The two cities and one municipality are under the leadership of local mayors. All local governments have smaller political units called barangays headed by an elected captain and council.
Jeepneys, taxis, mini-buses, taxi cabs and tricycles bound for Kalookan City are available in many parts of Metro Manila, with fares based on distance traveled. Air-conditioned vans and similar public-utility vehicles charge fixed rates regardless of distance. The main road artery cutting through the metropolis is EDSA or Epifanio de los Santos Avenue. In general, buses take the main roads, and jeepneys, the secondary roads. Kalookan is the gateway to the north, via the North Luzon Expressway. The Light Rail Transit's northernmost terminal, Monumento station is at the center of Kaloocan's commercial district. It cuts through Quezon City and Manila, and ends in Baclaran, Para?aque City.
The diocese has a total land area of 55.12 square kilometers. It comprises the cities of Kalookan (south) and Malabon and the municipality of Navotas, Metro Manila. There are no dominant ethnic groups in the diocese and people's main spoken and written languages are Filipino and English.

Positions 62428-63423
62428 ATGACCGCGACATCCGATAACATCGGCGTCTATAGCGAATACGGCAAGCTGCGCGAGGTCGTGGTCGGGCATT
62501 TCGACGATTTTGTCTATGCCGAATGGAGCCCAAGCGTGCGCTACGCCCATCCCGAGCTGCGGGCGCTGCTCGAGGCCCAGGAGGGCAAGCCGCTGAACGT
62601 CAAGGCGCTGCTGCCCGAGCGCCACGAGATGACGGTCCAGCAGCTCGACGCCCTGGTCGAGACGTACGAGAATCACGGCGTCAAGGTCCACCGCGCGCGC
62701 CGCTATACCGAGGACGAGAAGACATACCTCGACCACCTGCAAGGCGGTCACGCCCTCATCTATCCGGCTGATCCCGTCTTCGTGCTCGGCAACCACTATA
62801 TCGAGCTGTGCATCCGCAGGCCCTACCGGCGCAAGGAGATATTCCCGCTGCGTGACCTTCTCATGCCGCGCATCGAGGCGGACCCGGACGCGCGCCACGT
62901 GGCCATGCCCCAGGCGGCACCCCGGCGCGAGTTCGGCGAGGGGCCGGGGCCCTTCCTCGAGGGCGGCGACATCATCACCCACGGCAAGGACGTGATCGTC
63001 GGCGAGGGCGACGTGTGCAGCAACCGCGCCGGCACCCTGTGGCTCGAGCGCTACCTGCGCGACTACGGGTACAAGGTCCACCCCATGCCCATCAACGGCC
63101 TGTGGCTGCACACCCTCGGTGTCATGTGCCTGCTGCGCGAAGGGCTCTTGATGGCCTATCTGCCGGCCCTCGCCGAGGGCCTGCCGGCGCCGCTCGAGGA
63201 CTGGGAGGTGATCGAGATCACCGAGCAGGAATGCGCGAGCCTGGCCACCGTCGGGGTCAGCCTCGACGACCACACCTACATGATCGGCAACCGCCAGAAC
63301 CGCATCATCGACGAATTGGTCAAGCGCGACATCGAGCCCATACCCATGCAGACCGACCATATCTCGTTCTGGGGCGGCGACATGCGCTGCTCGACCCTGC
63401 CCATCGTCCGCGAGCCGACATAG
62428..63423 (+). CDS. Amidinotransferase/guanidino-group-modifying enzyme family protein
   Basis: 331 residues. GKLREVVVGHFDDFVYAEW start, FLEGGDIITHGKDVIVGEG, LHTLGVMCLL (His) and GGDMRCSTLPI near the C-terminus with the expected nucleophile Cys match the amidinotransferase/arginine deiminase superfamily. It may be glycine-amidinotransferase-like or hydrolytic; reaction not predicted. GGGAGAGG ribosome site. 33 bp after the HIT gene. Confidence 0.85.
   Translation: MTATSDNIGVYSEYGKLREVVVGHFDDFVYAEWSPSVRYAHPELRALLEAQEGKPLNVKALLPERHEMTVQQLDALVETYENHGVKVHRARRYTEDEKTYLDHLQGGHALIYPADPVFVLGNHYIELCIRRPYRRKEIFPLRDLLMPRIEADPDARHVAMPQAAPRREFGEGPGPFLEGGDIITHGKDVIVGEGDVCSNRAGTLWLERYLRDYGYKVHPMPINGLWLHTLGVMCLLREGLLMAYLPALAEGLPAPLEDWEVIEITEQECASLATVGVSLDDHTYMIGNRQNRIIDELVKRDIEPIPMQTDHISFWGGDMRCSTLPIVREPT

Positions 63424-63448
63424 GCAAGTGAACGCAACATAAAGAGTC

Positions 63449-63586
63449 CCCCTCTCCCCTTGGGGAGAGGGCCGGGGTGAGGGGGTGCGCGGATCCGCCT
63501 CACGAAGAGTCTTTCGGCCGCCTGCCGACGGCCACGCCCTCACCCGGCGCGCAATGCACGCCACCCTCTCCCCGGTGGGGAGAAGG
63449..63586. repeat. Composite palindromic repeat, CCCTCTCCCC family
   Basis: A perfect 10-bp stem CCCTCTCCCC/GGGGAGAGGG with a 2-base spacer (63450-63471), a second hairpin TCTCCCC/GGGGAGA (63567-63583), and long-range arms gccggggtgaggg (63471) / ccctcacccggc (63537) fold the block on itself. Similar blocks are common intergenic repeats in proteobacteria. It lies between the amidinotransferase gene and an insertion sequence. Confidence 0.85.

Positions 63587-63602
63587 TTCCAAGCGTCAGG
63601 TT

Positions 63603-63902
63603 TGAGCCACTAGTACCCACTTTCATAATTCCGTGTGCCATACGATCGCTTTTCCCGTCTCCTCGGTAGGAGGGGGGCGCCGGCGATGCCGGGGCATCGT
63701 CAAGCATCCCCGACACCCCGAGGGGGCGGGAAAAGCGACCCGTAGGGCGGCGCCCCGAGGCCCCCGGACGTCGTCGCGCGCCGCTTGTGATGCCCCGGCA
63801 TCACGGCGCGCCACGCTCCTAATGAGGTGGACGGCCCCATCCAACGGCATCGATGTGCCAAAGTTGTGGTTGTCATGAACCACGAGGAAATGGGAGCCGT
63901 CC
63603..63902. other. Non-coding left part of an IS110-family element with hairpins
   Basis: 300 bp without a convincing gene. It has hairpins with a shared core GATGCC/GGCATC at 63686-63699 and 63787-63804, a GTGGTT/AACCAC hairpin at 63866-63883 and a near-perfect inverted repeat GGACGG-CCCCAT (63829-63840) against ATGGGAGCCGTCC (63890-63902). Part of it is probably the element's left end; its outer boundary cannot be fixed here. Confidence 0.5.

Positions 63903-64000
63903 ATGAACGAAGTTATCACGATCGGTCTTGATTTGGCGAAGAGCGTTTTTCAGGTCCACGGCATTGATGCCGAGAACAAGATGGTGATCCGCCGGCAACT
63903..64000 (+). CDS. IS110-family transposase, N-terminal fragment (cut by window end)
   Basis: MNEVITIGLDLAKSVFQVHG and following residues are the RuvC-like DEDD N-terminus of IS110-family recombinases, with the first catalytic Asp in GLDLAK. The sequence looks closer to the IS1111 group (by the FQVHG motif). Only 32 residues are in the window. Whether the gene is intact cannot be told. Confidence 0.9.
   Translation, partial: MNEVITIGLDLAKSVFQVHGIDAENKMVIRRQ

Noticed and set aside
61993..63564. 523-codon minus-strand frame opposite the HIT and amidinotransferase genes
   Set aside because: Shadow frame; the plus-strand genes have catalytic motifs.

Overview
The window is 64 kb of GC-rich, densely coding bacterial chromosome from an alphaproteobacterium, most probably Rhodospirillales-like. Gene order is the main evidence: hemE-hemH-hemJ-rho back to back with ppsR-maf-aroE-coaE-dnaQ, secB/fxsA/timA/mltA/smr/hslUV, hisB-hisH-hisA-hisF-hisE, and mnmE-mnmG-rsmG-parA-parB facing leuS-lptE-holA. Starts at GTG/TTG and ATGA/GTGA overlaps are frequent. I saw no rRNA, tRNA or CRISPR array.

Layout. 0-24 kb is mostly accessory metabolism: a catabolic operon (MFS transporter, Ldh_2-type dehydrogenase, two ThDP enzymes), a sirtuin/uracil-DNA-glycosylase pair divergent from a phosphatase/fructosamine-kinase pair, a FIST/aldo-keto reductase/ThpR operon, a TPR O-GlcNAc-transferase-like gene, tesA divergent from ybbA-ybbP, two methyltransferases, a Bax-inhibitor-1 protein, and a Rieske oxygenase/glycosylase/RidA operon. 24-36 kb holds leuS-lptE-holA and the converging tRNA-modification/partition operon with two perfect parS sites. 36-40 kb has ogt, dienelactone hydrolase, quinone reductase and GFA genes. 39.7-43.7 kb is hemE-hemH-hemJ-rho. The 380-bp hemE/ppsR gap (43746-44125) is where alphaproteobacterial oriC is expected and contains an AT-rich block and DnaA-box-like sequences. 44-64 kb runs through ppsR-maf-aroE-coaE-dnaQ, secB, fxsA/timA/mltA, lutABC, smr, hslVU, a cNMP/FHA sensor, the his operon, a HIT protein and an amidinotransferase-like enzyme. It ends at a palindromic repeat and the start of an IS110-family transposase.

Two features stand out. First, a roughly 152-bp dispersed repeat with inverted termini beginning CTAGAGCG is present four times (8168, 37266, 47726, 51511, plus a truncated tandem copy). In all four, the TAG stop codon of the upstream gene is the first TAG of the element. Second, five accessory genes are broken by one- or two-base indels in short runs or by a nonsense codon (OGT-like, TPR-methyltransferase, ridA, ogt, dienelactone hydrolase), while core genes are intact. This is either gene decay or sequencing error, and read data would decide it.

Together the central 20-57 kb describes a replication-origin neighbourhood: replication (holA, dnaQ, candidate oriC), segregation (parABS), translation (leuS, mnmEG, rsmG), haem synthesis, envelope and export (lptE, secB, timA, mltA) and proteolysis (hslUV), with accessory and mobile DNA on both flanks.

Poverty incidence in the 3rd District of the National Capital Region (Valenzuela, Kaloocan City, Malabon City, Navotas) is 9 percent based on 2000 estimates of the National Statistical Coordination Board.
Radio, cable and regular television networks are available throughout the area, including telephone and internet connection provided by Globe, Smart, Bayantel and Philippine Long Distance Telephone networks.
In 2003, simple literacy rate for Metro Manila is 99 percent and functional literacy is at 94.6 percent according to the National Statistics Office, Demographic and Social Statistics Division.
Native culture has generally been relegated to special commemorations. Music, song, dance and drama in the region are highly urbanized and westernized.